SVE: Yeah I’m trying to conjure my inner Joan Jett, Pat Benetar, Suzi Quatro, Bruce Springsteen, Patti Smith…
TK: Those are very good reference points.
SVE: (laughs) Yeah a lot of practice. No dancing though! You don’t want to see me dance.
TK: Speaking of dancing! I loved your collaborations with Hercules & Love Affair, both their remix of “Not Myself”, which your recorded in the aftermath of the Pulse shootings, and your vocal contribution to the title track off their last album, Omnion. How did recording dance music compare to how you’ve made music in the past?
SVE: I’ve had a lot of fun exploring how to sing for other people and write with other people. It puts you in a different headspace and comfort level. Number one, it’s just a relief that it’s not your project and you can just follow directions. Also, Andy from Hercules is such a sweetheart. He’s been really supportive over the years. I had a lot of fun doing it. He had a fake voice in there for me to follow. The phrasing was so specific in syncopation with the beats. It almost felt like I was rapping. That song was about finding yourself, and it was a nice match for “Not Myself”, which was a song about being yourself.
TK: Going back to your score work, how did writing music for Strange Weather compare to your songwriting?
SVE: Well, I’m still learning, but score writing is the opposite of writing a song. You’re writing a moment. You’re writing to something to support a scene, and sometimes that scene might only last fifteen seconds. I remember my initial instincts were to start writing a song and I’d want to sing something. Katherine would say “Every time you want to sing, just hum!” So I did, and that’s why there’s a lot of humming on the score. But these were more about very specific emotions leading into very specific moments, which was challenging as opposed to coming up with chord progressions, singing stream of consciously, etc.
TK: Of course in addition to that, you’ve also been acting. You were in The OA as well as the new Twin Peaks. What drew you to acting?
SVE: Well I feel very lucky in that I wasn’t really looking to act. It just kind of fell in my lap. A casting director had seen me open for Nick Cave back in 2013. Then in 2015, my manager got a call from Netflix asking me to audition for this show (The OA). This was two weeks into school, after I had decided to leave music for a bit.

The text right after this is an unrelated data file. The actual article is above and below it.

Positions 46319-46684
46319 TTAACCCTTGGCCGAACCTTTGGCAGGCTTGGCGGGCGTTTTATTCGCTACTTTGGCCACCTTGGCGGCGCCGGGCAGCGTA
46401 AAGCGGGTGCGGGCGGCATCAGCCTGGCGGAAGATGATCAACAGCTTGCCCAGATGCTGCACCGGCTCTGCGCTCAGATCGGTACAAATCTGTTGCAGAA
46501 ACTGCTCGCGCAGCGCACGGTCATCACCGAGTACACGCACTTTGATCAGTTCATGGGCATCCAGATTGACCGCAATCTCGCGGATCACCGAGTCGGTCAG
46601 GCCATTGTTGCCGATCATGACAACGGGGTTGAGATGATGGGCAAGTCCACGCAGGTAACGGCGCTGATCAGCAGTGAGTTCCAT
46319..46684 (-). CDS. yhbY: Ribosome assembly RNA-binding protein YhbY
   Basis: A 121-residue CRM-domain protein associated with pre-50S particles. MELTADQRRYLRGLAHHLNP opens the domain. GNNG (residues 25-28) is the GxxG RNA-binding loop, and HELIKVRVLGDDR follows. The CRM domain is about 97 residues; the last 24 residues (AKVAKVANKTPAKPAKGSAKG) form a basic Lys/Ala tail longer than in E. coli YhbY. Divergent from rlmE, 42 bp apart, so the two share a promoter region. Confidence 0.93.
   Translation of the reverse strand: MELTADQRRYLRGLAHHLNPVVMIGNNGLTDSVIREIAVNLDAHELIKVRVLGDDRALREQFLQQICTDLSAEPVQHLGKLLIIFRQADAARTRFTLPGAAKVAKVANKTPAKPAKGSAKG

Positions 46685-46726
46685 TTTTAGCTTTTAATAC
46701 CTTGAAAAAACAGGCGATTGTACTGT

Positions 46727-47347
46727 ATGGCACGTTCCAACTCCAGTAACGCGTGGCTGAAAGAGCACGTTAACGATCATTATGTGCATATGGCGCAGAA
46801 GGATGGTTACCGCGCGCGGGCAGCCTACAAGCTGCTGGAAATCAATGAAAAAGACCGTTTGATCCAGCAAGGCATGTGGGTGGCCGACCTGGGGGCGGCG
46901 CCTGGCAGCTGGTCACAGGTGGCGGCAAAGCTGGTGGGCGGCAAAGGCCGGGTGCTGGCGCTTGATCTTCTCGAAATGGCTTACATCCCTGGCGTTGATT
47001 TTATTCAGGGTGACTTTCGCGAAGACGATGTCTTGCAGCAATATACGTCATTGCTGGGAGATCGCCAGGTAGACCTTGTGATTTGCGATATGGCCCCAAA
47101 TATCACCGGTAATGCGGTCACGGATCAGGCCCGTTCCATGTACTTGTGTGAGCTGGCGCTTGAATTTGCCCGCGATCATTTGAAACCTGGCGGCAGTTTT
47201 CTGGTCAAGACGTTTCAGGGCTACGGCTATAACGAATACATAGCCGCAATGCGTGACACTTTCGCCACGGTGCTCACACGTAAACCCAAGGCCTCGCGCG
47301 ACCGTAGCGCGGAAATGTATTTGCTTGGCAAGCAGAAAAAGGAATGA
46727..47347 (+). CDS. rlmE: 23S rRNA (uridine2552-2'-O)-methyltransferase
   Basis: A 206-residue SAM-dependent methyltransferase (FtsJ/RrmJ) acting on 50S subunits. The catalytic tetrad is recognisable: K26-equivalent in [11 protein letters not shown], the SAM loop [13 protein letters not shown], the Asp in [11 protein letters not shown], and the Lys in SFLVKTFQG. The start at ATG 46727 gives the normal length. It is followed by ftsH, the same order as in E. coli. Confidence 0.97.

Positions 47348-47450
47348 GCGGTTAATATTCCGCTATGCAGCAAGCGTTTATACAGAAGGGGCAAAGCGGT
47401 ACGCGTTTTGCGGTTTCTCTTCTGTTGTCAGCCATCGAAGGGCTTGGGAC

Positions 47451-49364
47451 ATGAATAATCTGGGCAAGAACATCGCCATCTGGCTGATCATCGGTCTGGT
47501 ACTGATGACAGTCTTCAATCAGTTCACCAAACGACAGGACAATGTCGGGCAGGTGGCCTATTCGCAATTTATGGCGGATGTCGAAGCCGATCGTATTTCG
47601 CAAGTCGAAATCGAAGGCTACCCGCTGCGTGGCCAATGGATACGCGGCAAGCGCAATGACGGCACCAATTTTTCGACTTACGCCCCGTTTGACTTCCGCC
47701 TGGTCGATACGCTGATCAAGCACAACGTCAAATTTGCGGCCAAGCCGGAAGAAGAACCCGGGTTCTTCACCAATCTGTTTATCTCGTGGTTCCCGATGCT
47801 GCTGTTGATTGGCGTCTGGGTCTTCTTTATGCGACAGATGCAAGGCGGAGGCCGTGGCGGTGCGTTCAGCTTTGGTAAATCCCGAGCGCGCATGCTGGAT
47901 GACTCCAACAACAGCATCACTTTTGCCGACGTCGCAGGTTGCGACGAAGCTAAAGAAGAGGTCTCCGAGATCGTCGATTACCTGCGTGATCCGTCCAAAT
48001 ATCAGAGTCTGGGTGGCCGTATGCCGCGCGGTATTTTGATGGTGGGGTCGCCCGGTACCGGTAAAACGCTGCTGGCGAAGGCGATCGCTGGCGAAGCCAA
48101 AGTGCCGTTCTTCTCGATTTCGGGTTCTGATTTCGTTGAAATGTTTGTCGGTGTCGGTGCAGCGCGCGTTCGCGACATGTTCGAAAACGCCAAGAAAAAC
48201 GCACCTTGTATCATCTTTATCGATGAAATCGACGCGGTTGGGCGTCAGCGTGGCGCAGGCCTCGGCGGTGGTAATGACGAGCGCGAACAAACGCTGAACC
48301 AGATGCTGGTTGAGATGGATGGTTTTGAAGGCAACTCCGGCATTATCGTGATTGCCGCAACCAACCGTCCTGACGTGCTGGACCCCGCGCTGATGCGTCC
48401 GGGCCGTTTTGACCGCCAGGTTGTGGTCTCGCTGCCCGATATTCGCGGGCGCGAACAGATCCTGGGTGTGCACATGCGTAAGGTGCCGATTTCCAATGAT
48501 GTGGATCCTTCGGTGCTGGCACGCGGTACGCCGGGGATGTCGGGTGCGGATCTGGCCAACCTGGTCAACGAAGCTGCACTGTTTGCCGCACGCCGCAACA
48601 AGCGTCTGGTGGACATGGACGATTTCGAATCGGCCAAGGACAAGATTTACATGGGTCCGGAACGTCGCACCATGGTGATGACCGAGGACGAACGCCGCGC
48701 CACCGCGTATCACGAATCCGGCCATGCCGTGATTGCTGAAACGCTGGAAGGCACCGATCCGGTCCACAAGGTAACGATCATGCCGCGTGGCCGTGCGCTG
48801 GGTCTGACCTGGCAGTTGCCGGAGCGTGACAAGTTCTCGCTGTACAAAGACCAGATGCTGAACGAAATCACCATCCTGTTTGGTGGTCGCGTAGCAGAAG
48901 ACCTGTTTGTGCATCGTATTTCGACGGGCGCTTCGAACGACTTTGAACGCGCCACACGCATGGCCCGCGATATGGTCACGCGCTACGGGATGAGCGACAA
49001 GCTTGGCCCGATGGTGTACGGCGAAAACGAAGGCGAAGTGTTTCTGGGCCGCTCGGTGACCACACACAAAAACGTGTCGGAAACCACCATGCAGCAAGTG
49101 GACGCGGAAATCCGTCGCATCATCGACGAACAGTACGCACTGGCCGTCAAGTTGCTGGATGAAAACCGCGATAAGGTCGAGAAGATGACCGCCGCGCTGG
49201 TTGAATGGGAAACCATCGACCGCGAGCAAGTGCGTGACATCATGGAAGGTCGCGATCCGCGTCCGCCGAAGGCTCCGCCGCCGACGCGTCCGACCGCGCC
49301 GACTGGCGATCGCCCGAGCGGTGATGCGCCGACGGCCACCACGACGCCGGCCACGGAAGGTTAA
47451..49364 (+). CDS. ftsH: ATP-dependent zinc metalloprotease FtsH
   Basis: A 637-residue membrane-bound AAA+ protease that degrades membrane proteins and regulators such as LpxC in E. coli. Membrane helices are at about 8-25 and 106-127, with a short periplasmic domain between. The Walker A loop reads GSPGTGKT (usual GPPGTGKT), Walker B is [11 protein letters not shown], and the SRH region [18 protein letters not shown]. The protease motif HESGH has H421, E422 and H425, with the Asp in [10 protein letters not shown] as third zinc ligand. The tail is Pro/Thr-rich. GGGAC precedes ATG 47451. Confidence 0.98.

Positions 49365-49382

At first I was like “I don’t know. It was already a hard decision to come off the road to start with school.” But I had a partner who was very encouraging and we both just laughed about what an adventure it would be. So I took the audition and I got it! That was just a fluke. I think if I continue to pursue acting, it will continue to happen in that way. It’s definitely something that I need more practice in. I want to do more studies. I want to do more improv. I want to be in more writing rooms. It’s interesting to me but it’s not at the forefront of my life right now.
TK: And like you said, you’re in school studying Psychology.
SVE: Yes, when I can. I never got my undergrad so I’m a sophomore right now. I’m giving myself until the age of 50 to become a therapist.
TK: Nice! What draws you to that field?
SVE: Well, I’ve always written from a place of therapy. Every time I’m having a hard time, I just hit record and get it out. Most of the time, I don’t share that with people. As my career has progressed over the years, I have met fans who have told me their stories, either seeking advice or just letting me know. I love that and appreciate it, but there are times where I wish could follow up with them or have advice for them. It just flipped a switch in me to become a therapist, help people one on one and just grow with them.
TK: You’re playing Union Transfer next week. You obviously have a lot of history in Philly. What do you love about it?
SVE: I just have a great crew of friends there who have been supportive over the years. I was nurtured by Greg Weeks and Meg Baird and Brian McTear at Weathervane. Greg Weeks recorded my first record. I toured with Meg who is in Espers. I’ve gotten to tour with The War on Drugs who are all from around there and who have taken me under their wing many a times. I have a friend, Allison, who has done artwork for me who also grew up close by in Jersey. I have a soft spot for Philly because people work really really hard and are very driven.
TK: Philly knows how to multitask!
SVE: (laughs) That’s right!
Sharon Van Etten headlines Union Transfer on Thursday, February 7th. Tickets and more information about the show can be found at the XPN Concert Calendar.interview, Sharon Van Etten, Union Transfer